Charles M. Russell | Trouble on the Horizon [Prospectors discover an Indian Camp] | 1893 | Oil on canvas | 26 1/8 x 34 inches

Charles M. Russell | Trouble on the Horizon [Prospectors discover an Indian Camp] | 1893 | Oil on canvas | 26 1/8 x 34 inches

SRM: Do you have any advice for packing lightly for holiday travel?

Prospectors: As you can see, we enjoy a minimalist lifestyle. We can carry only what will fit on our packhorse. However, minimalism does not equate austerity. While we are prepared to pan for our fortunes, we do not neglect such creature comforts as a good pot of coffee.

“Catlin Feasted by the Mandan Chief,” George Catlin (1796-1872), (Cartoon No. 133:  The author feasted in the wigwam of Mah-to-toh-pa, the war chief of the Mandans, dining on a roast rib of buffalo and pemican.) Oil on card mounted on paperboard, 18 ¼ x 24 9/16 in., National Gallery of Art, Washington, Paul Mellon Collection

“Catlin Feasted by the Mandan Chief,” George Catlin (1796-1872), (Cartoon No. 133:
The author feasted in the wigwam of Mah-to-toh-pa, the war chief of the Mandans, dining on a roast rib of buffalo and pemican.) Oil on card mounted on paperboard, 18 ¼ x 24 9/16 in., National Gallery of Art, Washington, Paul Mellon Collection

SRM: What does it take to host a good holiday dinner party?

Mandan Chief: One word: hospitality. I like to let my guests know that I put their needs first. That’s why I never eat with my guests, but rather sit by them, wait upon them, and prepare for after-dinner festivities.

Thank you, Docents!

Yesterday we celebrated our wonderful group of docents with a holiday luncheon. We are so honored to work with such a talented and caring ensemble of volunteers. These men and women are vital to our art museum. Through their passion and knowledge of art of the American West, the docents help to positively shape visitor’s attitudes about art and museums.docents 7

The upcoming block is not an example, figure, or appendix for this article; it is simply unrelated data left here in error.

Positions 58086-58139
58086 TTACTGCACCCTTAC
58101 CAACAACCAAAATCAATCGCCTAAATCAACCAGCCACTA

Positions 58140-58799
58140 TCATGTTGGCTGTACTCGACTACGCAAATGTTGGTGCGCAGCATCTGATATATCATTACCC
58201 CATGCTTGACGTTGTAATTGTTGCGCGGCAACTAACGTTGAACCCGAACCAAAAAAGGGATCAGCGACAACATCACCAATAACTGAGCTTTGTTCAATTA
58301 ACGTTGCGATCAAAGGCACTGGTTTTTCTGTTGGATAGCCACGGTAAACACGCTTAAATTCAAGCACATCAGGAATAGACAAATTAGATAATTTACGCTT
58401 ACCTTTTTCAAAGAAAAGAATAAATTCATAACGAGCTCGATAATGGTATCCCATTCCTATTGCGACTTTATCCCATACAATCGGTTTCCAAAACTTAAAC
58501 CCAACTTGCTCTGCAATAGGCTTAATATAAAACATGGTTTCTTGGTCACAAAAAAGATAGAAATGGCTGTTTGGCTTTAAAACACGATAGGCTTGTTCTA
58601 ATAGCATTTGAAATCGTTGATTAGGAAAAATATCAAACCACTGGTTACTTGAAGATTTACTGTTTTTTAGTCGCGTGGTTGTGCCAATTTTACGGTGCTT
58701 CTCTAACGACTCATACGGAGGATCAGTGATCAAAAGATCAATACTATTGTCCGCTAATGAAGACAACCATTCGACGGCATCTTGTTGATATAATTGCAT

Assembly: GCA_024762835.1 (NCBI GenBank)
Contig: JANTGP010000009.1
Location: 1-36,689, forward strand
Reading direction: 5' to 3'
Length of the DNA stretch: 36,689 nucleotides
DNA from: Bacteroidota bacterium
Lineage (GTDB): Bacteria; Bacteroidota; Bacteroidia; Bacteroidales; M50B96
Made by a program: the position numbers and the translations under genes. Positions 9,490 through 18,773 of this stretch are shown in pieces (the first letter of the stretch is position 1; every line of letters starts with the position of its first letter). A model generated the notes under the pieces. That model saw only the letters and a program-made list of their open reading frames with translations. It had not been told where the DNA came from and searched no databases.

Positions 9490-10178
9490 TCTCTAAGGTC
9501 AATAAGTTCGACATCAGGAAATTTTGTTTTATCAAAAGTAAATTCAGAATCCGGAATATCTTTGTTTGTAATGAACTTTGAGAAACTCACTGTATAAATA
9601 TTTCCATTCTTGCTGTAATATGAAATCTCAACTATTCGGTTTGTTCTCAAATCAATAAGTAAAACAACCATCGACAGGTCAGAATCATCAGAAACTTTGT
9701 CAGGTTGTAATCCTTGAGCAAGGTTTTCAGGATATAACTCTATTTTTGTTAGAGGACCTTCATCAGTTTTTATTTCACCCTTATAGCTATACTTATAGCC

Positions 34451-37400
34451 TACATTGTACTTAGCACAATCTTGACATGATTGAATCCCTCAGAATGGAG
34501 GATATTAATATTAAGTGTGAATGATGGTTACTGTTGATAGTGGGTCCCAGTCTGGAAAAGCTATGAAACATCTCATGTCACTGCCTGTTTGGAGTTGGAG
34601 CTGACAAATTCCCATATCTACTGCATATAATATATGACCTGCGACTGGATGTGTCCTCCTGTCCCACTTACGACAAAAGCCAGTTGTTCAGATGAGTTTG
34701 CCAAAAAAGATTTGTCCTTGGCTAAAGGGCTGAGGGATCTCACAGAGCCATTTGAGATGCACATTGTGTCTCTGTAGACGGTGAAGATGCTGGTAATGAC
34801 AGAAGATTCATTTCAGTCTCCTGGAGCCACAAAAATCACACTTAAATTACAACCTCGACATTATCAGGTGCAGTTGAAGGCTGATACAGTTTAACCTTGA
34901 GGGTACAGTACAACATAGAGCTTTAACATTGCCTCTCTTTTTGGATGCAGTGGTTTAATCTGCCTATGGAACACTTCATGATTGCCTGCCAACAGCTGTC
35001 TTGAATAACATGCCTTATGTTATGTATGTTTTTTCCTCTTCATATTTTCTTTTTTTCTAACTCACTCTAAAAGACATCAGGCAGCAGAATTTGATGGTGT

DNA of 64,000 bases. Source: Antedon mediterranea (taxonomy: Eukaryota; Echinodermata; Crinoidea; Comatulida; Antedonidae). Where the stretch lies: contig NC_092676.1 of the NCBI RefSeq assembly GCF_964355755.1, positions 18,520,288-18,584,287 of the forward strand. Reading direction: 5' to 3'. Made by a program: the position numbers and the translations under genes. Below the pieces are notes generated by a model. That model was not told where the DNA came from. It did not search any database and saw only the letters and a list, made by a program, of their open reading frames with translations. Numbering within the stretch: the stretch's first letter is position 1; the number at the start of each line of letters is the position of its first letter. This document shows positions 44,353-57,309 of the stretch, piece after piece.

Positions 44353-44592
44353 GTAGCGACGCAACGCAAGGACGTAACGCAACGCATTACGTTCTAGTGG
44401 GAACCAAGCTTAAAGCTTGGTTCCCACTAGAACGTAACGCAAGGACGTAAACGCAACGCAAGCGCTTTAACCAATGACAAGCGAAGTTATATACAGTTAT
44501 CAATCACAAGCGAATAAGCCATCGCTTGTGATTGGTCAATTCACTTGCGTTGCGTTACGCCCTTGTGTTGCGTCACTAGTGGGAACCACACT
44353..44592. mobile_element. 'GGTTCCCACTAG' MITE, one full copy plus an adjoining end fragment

We’re not the only ones who appreciate our volunteers. At the end of every field trip, we send out a survey to assess student visits and learn how we can better serve future school groups. Here is just some of the feedback we received from anonymous teachers:

“[The docents] were excellent! The ladies were well informed and had all kinds of anecdotal observations that the kids loved. They were very patient and let the students engage with them which was wonderful.”

“Cannot wait to come back. Thank you!!”

“The docents and entire staff were absolutely wonderful! They were very knowledgeable and presented the information appropriately for 4th graders.”docents 6docents 2

“Our experience was completely positive! Every part of the trip was well-organized, and that greatly reduces stress for students (and for teachers). Each of the adults used a calm, confident tone of voice. That’s also a big plus!”

“The atmosphere was very warm and inviting. The docents who led the tour were wonderful as well as knowledgeable.”

“The most kid-friendly museum in all of the Metroplex!”docents 4

“Everyone was so lovely and helpful. I appreciated that there were plenty of adults to handle the kids and to help them.”

“[The docents] were great. Very welcoming and accommodating. Used kid friendly language and seemed enthusiastic.”

“The staff was gracious and very helpful. I could tell that they have worked with students before because of their patience. We had a wonderful experience.”docents 3docents 1

Thank you, docents, for all that you do for the Sid Richardson Art Museum!!!

The Push for a National Art

Our current exhibition, Take Two: George Catlin Revisits the West, features a selection of paintings from Catlin’s Second Indian Gallery. These works revisit paintings from Catlin’s First Indian Gallery, a collection of works that the artist tried to sell to the U.S. government – on several occasions.

Historically, artists in Europe and elsewhere were financially supported through commissions and patronage, often from the church or governing monarchy. Unfortunately for Catlin, the congressmen of the U.S. government generally considered artistic patronage to be a minor concern, focusing more efforts on the controversial expansion of slavery into the newly acquired western territories. But Catlin was determined to secure the patronage of the federal government.

Why did Catlin feel so strongly that the government should own and exhibit his 607 portraits and scenes of western American Indians? Guest curator and Catlin scholar Brian Dippie asserts that during this period in American history, there was a desire and campaign for a national culture and art. Naturally, no theme seemed more appropriate than that of the country’s native tribes. In fact, beginning in the early 1800s, the government was commissioning Indian portraits. Visiting Indian dignitaries would sit for their likenesses during their visit with the Great White Father in Washington.